Forum for Science, Industry and Business

Sponsored by:     3M 
Search our Site:

 

Vanadium appears to play role in speeding recovery from infections

12.10.2005


Dietary supplements containing vanadium are used by body builders to help beef up muscles and by some diabetic people to control blood sugar. New research now suggests the naturally occurring but easily toxic element may help prepare the body to recover speedily from infections from gram-negative organisms such as E. coli.



In research at the University of Illinois at Urbana-Champaign, scientists are trying to understand how recovery might be encouraged and why people with diabetes tend to have lingering behavioral symptoms such as fatigue and apathy long after many infections end.

Their latest research found that mice given vanadium -- in its typical vanadyl sulfate form -- before exposure to a pathogen sped recovery in both diabetic and non-diabetic animals. They also tested pre-treatment with insulin-like growth factor (IGF-1), which vanadium mimics, but only the non-diabetic mice recovered quickly after exposure.


The new paper appeared on line Oct. 10 ahead of regular journal publication in the Proceedings of the National Academy of Sciences.

Researchers Daniel R. Johnson, a doctoral student, and Dr. Gregory Freund, head of the pathology department in the College of Medicine at Urbana-Champaign, don’t suggest adding vanadium supplements to everyday diets. However, they said, the findings raise questions about just how it works and how it might be useful in speeding recovery.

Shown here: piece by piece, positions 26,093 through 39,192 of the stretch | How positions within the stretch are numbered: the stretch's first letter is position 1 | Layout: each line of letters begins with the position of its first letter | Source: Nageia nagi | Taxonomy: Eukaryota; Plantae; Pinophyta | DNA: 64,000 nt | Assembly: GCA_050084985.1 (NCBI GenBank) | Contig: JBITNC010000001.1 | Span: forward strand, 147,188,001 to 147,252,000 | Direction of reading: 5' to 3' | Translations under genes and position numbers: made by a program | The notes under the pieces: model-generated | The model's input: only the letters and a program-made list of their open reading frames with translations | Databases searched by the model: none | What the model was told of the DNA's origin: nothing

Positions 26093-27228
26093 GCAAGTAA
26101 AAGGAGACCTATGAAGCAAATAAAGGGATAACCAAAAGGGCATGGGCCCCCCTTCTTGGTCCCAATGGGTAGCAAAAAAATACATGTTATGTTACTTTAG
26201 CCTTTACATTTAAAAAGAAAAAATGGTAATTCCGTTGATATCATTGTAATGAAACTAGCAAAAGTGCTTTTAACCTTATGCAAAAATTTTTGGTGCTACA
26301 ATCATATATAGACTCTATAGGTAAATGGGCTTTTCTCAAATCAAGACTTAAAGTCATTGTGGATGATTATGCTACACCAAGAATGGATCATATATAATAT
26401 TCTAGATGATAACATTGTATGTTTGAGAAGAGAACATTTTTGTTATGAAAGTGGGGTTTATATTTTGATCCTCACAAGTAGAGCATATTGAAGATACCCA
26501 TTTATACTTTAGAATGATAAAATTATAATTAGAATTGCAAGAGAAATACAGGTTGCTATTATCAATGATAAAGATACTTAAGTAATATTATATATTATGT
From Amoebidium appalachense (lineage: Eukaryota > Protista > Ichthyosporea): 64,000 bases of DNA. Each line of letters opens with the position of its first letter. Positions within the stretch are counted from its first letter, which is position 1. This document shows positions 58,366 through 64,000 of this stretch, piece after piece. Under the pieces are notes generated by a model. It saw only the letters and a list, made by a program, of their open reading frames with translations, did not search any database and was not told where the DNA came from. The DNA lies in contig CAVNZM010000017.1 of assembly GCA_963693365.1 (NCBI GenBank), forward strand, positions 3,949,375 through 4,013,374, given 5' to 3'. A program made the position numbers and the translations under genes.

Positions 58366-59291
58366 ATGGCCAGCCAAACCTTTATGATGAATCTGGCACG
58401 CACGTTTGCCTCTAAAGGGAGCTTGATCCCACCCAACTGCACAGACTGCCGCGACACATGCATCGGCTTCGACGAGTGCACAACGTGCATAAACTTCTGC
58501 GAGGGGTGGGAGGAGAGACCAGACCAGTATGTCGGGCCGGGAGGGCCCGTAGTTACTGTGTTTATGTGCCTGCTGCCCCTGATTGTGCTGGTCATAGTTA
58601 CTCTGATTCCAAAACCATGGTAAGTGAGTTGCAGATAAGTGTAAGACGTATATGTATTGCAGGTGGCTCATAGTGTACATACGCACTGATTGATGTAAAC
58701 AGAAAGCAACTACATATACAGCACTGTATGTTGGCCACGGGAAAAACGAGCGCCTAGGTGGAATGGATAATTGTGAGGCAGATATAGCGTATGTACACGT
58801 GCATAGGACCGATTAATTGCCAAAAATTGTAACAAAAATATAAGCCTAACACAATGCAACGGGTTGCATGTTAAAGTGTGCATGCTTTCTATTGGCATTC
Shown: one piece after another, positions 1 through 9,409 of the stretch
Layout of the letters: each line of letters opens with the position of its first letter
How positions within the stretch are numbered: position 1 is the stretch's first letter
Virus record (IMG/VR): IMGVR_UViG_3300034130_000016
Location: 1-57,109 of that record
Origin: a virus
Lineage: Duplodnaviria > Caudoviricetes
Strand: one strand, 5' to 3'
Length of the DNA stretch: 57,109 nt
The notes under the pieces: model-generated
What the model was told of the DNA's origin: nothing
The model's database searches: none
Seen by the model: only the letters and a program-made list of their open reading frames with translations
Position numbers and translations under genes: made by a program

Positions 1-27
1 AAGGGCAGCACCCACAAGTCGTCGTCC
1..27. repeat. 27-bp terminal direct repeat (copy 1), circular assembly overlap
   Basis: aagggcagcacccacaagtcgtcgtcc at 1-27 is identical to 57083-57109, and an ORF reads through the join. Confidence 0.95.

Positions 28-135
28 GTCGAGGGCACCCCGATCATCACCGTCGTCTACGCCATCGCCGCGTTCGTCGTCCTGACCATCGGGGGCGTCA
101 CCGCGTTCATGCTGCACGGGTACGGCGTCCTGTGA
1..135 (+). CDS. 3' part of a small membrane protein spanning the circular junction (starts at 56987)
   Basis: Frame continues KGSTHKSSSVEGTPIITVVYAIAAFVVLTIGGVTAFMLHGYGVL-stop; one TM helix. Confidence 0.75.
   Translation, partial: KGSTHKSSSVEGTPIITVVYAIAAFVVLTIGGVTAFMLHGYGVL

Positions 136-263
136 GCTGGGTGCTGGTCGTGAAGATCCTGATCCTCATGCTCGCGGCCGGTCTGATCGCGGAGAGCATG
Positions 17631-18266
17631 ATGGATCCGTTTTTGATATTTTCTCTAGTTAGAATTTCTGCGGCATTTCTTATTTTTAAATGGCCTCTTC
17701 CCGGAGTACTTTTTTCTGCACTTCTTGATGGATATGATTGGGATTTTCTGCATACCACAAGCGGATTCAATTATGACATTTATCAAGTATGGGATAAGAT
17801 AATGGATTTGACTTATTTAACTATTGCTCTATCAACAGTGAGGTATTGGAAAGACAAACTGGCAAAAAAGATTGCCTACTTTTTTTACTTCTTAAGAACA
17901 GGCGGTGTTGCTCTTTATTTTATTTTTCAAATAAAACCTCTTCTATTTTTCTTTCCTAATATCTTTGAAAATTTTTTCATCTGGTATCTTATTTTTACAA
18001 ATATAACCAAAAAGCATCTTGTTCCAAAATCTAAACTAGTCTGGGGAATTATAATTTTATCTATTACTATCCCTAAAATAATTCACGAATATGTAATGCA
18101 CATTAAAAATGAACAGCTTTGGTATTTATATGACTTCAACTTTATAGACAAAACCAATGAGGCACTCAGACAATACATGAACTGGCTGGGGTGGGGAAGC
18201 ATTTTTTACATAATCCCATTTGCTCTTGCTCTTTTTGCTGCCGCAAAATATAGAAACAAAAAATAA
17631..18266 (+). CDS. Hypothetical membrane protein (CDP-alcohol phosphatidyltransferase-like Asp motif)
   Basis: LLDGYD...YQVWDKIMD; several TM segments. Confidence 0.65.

The amount of vanadium used in the study was comparable to that found in nutritional supplements. While its nutritional value is unclear, the body needs an estimated 10 to 20 micrograms a day and obtains it mostly from plant material. Vanadium in much higher levels becomes toxic. Its use for building muscles has not been confirmed, but vanadium has improved insulin sensitivity and reduced blood sugar in diabetic people.

In their research, Johnson first administered a low dose of lipopolysaccharide (LPS), a molecule present on E. coli and other gram-negative bacteria, to both diabetic and non-diabetic mice after they had been given IGF-1. Non-diabetic mice recovered more quickly than diabetic mice, suggesting, he said, an insulin resistance state in the diabetic animals.

Next, experimental mice were pre-treated with vanadyl sulfate before exposure to LPS. Recovery after illness of the vanadium-treated mice, diabetic or not, was 50 percent faster than that of the untreated control mice.

"With vanadyl sulfate being like IGF-1, we expected to see resistance in the diabetic animals, but we didn’t see that," Johnson said. "We saw similar improvement. Thus it must have been acting through a different pathway than do IGF-1 or insulin."

Johnson and Freund, also an adjunct professor of animal sciences and a researcher in the immunophysiology and behavior program at Illinois, theorize it may be vanadium’s metal-related shape or its ability to inhibit tyrosine phosphatases, which help to modulate signaling proteins, in the immune system. Freund and colleagues last year documented a connection between serine phosphorylation and anti-inflammatory cytokines.

"Diabetes affects millions of people," Freund said. "It is hard to overcome many of the problems in a nutritionally dependent fashion. This research implies that metals that are trace elements may have more importance than we realize to human health, not only in preventing diseases but also in making you feel better."

It’s possible, Johnson said, that taking vanadyl-sulfate-containing supplements beginning two weeks before possible exposure to gram-negative organisms might help speed recovery from subsequent infection.